THE REVISION of the Employment Services Act, which became effective on International Workers’ Day, celebrated on May 1, will usher in changes that aim to help new graduates find jobs. According to the new rules, the state will contribute to the on-the-job training of graduates only if they work within their field of study or related fields, and if they have been registered with the local labour office as unemployed for at least one month. The state contribution has also dropped to 65 percent of the subsistence wage, Labour Ministry spokesperson Barbora Petrová told The Slovak Spectator.
The revision also provides more detailed definitions for job seekers who are eligible for the on-the-job training contribution. People younger than 26 who have finished their full-time study within the last two years and have not found a regular paying job will be eligible for the support, according to Petrová.
Even if the state’s contribution helps graduates find work, it is only a partial solution to their unemployment, Peter Mihók, chair of the Slovak Chamber of Commerce and Industry (SOPK), told The Slovak Spectator. Mihók suggested that weak links between the labour market and the education sector are among the most significant factors hindering the creation of new job opportunities for graduates.
“Insufficient interconnection between the education system and the needs of the labour market is one of the most significant and long-term unsolved problems, and has a negative impact on the unemployment rate, particularly with regard to unemployed school graduates,” Mihók said.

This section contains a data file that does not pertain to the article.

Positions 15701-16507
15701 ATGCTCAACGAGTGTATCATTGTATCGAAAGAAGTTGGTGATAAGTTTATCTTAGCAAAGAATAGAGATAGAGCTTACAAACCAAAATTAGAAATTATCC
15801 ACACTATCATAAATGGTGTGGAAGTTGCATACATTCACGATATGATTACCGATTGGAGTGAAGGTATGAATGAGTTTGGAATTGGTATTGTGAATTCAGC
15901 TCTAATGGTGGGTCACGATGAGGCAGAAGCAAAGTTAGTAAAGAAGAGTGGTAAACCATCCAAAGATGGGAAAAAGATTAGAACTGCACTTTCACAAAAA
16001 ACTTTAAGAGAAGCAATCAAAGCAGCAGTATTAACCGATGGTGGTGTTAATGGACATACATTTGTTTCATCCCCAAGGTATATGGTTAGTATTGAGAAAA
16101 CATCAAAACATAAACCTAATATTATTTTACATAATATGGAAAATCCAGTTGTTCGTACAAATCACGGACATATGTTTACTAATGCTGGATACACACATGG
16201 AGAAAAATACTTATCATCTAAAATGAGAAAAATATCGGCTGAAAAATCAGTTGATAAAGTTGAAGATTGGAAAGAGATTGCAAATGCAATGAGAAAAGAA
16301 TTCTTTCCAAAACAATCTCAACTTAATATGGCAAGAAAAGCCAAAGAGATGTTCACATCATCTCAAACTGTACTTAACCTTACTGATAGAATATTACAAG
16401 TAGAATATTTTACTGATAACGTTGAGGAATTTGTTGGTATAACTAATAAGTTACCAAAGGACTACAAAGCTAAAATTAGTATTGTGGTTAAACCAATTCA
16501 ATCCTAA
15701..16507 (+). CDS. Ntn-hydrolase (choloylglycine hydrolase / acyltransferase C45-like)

For instance, around one third of more than 68,000 students who graduated from grammar school in the past three years are unemployed because they are not prepared for a job and are unusable on the labour market, Jaroslav Holeček, the head of the Slovak Association of Automotive Industry (ZAP) said, as quoted by SITA newswire. He added that only around 6.5 percent of job seekers with a secondary school education found jobs in their fields of study and almost 50 percent of those with secondary grammar school education enrolled in universities.
The purpose of on-the-job training is to allow graduates to obtain professional skills and practical experience that corresponds with the achieved level of education in the relevant scholarly disciplines or fields of study, according to Petrová.
“After a half year of on-the-job training young people will be able to show to employers that they have six months of real work experience in the field in which they studied,” Petrová said.